Chemokine receptor 5 (CCR5) plays an important role in the recruitment of monocytes
and T cells in inflammation and experimental studies suggest that CCR5 might be involved
in the pathogenesis of IgA nephropathy. A mutation in the CCR5 gene (CCR5 Delta32),
leading to a nonfunctional receptor, was recently described. We therefore evaluated
the potential role of this mutation on renal survival in patients with IgA nephropathy.
The distribution of the CCR5 Delta32 genotype was determined by polymerase chain reaction
(PCR) analysis in 228 patients with biopsy-proven IgA nephropathy. In 190 patients
with available demographic and clinical follow-up data, the effect of the mutation
on the clinical outcome was analyzed using the Log-rank test and the Cox proportional
hazard model. In vitro, the influence of the CCR5 Delta32 genotype on the chemotactic
response of monocytes was assessed.
Of the 190 patients, 158 (83.2%) had a CCR5 wild-type genotype, 29 (15.3%) were heterozygous,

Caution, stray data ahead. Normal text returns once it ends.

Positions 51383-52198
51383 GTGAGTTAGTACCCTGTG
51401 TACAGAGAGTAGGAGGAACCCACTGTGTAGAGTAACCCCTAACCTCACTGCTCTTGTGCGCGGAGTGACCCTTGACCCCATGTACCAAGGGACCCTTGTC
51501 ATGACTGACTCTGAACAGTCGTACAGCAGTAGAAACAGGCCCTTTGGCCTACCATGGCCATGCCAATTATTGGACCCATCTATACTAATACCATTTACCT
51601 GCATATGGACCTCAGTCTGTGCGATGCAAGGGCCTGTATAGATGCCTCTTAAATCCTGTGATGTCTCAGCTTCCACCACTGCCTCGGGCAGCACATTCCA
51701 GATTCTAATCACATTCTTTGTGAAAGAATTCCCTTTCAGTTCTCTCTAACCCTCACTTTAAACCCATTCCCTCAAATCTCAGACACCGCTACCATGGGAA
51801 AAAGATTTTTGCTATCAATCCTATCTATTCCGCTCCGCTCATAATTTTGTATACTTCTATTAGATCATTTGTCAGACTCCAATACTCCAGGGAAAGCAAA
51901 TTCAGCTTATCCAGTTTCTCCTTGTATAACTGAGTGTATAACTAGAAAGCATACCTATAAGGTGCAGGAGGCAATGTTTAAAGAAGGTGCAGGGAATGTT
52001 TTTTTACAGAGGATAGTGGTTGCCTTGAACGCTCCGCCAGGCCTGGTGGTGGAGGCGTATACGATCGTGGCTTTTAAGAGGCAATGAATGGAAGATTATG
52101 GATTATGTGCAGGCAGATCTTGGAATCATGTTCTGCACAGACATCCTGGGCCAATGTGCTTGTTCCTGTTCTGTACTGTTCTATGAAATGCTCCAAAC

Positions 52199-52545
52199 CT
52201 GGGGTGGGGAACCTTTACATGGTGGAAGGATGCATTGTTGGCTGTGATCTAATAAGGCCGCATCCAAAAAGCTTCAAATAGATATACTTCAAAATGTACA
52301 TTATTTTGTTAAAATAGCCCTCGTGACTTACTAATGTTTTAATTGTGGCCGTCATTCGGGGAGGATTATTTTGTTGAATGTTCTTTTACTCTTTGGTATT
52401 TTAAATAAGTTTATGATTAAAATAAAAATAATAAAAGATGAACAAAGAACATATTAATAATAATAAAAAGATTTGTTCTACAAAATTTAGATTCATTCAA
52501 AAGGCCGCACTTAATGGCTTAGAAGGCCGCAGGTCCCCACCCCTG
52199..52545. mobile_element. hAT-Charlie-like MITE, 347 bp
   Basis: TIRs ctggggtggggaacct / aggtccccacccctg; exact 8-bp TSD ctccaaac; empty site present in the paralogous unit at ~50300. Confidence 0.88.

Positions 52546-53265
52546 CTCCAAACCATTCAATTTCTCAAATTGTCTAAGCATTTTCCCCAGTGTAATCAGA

and three patients had a homozygous CCR5 Delta32 genotype (1.6%). Renal survival was
significantly longer in patients with the CCR5 Delta32 genotype than in the wild-type
group (Log-rank P < 0.001). Using the multivariate Cox proportional hazard model,
the CCR5 Delta32 genotype was identified as an independent factor associated with
a lower risk to develop end-stage renal disease (ESRD) [hazard ratio (HR) 0.23, 95%
CI 0.09 to 0.57, P= 0.002]. In vitro analysis of monocytes from CCR5 Delta32 carriers
showed a reduced chemotactic response to CCR5 ligands in vitro.
Our study demonstrates an independent role of the CCR5 Delta32 genotype for the clinical
outcome in IgA nephropathy. In vitro experiments revealed a reduced chemotactic response
of monocytes from CCR5 Delta32 carriers, thus pointing out a possible pathophysiologic
explanation for the beneficial effect of the CCR5 Delta32 genotype.